Tiger Needs to Improve as Justin Thomas Criticises Unruly Fans
SO JUST how do we judge Tiger Woods' comeback? If it were a half-term report, the comment would be a fairly easy one to write: "Could do better."
But this is no ordinary comeback and it be unfair to be too harsh on a 42-year-old who has effectively completed just six competitive rounds of golf in 12 months, playing all four rounds at the Farmers Insurance Open at Torrey Pines and failing to make the cut at Riviera.
And it can't have escaped anybody's notice that he has yet to break 70. His driving at Torrey Pines was diabolical, managing to hit just nine fairways during the final three rounds. He admitted that it was a problem and promised that he would have fixed it by the time he teed up the ball at the Genesis Open. Woods changed the loft of his driver and had a new shaft fitted. And guess what? It made little or no difference.
Not only did he fail to make the cut, but he never really looked like doing so. It is clear that he still has a long way to go if he is ever to seriously contend for a run-of-the-mill PGA Tour title, far less a major. His putting stroke looks as solid as ever but it is actually pretty difficult to ascertain exactly what sort of shape the rest of his game is in because he has had to play so many shots from the rough.
Of more concern may be the behaviour of the crowds. After the second round at Riviera, Rory McIlroy, who had played with Woods, said that he needed a headache tablet because the crowds had been so unruly - and it is true that the noise was pretty deafening every time Woods hit a shot.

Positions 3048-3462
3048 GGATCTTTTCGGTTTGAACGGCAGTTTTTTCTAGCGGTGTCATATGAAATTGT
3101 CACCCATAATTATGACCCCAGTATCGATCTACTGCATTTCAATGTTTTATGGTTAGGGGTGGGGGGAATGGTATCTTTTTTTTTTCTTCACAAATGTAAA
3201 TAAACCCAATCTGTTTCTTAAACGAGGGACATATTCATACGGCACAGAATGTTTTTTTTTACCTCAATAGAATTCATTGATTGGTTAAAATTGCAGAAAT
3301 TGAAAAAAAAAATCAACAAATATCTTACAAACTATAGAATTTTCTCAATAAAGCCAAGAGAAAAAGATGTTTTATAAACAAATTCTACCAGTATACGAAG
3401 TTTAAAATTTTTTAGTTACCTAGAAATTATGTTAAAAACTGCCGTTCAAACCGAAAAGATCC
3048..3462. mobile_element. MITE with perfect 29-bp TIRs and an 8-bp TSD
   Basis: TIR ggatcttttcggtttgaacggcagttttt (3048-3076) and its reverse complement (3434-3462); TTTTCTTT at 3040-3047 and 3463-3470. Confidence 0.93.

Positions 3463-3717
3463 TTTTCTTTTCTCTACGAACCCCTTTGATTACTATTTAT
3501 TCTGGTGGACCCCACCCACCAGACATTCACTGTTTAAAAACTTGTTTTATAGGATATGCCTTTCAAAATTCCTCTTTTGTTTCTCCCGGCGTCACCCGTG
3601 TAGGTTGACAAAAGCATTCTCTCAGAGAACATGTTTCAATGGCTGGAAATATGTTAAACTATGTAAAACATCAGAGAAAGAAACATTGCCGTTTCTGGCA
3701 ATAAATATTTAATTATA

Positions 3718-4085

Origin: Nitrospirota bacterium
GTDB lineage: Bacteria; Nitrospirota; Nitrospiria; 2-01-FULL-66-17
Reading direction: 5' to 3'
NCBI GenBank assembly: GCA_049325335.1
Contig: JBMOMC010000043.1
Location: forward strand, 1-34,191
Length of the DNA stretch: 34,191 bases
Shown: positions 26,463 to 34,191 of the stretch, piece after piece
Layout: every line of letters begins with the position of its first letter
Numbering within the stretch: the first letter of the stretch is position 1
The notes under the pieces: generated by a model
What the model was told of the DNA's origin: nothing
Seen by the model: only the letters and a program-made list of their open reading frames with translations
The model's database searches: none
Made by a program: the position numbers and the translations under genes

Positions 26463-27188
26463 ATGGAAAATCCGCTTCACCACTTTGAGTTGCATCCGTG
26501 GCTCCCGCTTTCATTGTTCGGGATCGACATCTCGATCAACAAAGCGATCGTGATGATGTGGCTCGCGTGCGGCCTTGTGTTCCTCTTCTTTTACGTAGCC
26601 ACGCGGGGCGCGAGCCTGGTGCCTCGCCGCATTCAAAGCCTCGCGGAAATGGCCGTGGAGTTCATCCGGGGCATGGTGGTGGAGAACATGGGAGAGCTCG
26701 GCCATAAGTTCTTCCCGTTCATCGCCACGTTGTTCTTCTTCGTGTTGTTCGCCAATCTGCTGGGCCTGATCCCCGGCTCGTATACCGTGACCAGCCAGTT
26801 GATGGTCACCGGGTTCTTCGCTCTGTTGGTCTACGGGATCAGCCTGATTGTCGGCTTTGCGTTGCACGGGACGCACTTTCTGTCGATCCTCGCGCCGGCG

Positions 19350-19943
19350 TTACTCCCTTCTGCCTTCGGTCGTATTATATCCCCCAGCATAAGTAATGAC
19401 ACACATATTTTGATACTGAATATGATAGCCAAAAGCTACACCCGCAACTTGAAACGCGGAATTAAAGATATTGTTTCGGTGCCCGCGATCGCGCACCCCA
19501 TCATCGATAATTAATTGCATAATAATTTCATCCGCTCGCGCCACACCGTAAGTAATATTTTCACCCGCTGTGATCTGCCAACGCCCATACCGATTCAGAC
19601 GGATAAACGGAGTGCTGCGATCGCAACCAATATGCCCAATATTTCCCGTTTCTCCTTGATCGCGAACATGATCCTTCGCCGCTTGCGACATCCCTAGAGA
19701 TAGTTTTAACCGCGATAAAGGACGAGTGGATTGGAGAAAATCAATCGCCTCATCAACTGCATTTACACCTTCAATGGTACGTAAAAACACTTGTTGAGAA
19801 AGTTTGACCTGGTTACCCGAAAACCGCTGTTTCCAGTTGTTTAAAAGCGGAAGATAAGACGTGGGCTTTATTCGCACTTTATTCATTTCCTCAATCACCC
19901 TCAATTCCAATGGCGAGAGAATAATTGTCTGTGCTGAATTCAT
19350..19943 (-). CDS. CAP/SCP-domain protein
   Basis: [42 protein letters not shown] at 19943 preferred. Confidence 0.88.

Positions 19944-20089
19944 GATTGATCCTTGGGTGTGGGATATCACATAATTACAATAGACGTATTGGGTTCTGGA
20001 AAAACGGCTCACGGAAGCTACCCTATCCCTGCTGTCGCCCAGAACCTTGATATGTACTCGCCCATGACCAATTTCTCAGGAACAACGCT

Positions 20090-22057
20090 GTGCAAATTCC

Woods' appearance at Riviera resulted in a 67% increase in ticket sales, and it is fair to say that most of those people were not traditional golf fans. It is also probably true that they had been influenced by what they saw and heard at the Waste Management Open in Phoenix, when nearly 700,000 rowdy, drink-fuelled spectators whooped and hollered non-stop for four days and 72 holes.
And all those fans who poured through the gates at the Genesis Open were desperate to see Woods stripe the ball 320 yards, strike iron-shots three feet from the cup and hole putts from all over the place.
Justin Thomas believes the fans are out of control and that something needs to be done before it is too late. Thomas was in a three-ball with Woods and McIlroy for the first two days.
"It was pretty wild those first couple days. It was all right for a little bit, but at the end it got a little out of hand," Thomas said. "I guess it's a part of it now, unfortunately. I wish it wasn't. I wish people didn't think it was so amusing to yell and all that stuff while we're trying to hit shots and play."
Thomas is particularly frustrated at a the trend for fans to yell out as players make contact with the ball - or even beforehand. "I guess they just think it's funny," Thomas said. "It might be funny to them, and obviously people think of it differently and I could just be overreacting. But when people are now starting to time it wrong and get in people's swings, is just completely unacceptable really.
"We're out here playing for a lot of money, a lot of points, and a lot of things can happen. And you would just hate to have, hate to see in the future something happen down the line because of something like that."
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